Ah Cumberland! Gateway to the West!
This summer, at the absolute pinnacle of the real estate tsunami that blocked out all light and sense, we thought we'd buy a house. We drove in the little Prius and dreamed, up and down the Shennandoah Valley from painfully lovely and oddly-named Rockfish Gap outside of Charlottesville to the coffee shops and alpaca farms of Strasburg.
In May, I went to the wooded wilds of western Maryland to interview people about wild ginseng, its history, mystery, and immenent demise for the magazine Maryland Life. On the way, I scooped up Maryland Life's delightful photographer Dave Romero of Vibrant Image from his once-pigeon-filled-and-abandonded whiskey distillery and warehouse now light-filled-spectacular Cumberland artist loft overlooking the coffee shops and bookstores of Cumberland's downtown.
On the way to ginseng, Dave regaled me with the wonders of this pretty town."It's the Gateway to the West," he said. "One hundred and thirty miles from Washington DC and BaltimoreandPittsburgh. It's on the upper Potomac River. It's where the Chesapeake to Ohio canal ends and the Western Maryland railroad line heaves over the Alleghenies, and the National Road begins."
Ripe for the plucking, Brian and I bought a lovely, sooty little 100-year old Georgian townhouse on Fulton Street just across the railroad tracks from Value City with a view of a town bristling with church steeples and Alleghenies looming like shoulders over everything.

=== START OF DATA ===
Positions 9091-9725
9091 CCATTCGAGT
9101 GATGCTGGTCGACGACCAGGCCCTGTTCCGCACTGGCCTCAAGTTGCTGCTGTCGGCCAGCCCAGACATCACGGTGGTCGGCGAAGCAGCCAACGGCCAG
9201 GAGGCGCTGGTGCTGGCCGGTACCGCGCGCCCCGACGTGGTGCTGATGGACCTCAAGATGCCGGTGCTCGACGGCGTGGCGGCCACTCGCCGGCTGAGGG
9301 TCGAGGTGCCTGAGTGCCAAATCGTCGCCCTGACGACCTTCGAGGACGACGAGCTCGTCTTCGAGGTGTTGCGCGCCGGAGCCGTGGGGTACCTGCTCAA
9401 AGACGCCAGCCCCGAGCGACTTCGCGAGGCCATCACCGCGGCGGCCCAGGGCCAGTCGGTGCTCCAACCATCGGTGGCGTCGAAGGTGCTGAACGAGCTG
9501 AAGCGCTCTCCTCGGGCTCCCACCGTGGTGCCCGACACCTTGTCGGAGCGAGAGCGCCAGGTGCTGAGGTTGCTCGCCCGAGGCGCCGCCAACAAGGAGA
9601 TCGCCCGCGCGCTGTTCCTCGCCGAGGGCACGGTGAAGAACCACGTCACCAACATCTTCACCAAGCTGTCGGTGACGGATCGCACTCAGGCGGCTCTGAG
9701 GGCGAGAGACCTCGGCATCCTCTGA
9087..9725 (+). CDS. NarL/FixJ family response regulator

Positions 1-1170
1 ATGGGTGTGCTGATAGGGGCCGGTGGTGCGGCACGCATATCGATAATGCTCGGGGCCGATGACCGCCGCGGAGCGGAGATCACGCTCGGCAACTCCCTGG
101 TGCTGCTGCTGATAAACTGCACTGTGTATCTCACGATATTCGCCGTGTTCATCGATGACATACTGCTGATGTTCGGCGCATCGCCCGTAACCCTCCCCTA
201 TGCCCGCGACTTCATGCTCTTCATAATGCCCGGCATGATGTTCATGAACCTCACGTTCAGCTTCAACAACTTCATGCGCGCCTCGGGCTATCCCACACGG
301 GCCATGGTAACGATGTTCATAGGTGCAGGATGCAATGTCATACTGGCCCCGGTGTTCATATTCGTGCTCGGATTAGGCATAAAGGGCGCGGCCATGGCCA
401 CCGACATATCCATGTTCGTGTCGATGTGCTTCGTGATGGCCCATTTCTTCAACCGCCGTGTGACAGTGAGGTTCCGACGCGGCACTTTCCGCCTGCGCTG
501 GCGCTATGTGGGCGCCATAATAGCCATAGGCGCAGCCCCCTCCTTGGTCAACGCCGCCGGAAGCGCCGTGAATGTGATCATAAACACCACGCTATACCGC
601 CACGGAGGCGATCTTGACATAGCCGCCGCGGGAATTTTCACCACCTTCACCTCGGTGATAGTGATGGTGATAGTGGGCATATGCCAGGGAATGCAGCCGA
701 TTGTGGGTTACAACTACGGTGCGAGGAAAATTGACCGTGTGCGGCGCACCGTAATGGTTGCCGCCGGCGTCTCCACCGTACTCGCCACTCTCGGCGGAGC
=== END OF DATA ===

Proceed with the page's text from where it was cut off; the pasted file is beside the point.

We bought it because it has a second story porch where we plan to sit on summer evenings with our
long, booted legs on the rail smoking thin, black cigars.
We plan to do this after ripping its filthy innards out (we pulled down the drop
ceiling in the kitchen and the mouse droppings fell like rice) and
seeing whether it has secretly lovely bones - we hope so, but think,
not. It has sturdy, broad-hipped washer-woman bones.
Mysteries abound. There are paw prints in the mud of the basement that we
Cumberland is indeed the Gateway to the West and is an old, once grand, now
pretty battered town on the Potomac. It is full of railroads and old
distilleries with huge windows and old banks full of pigeons that are
being bought up by artists looking for light and air and space and
and tax incentives to come pioneer, and lots of churches, coal trains, fetal alcohol syndrome, bingo, corbels, column, marble, brick, steel, silk and coal. Driving west, the highway passes over the whole town lifting you up among the
steeples and into the Appalachians.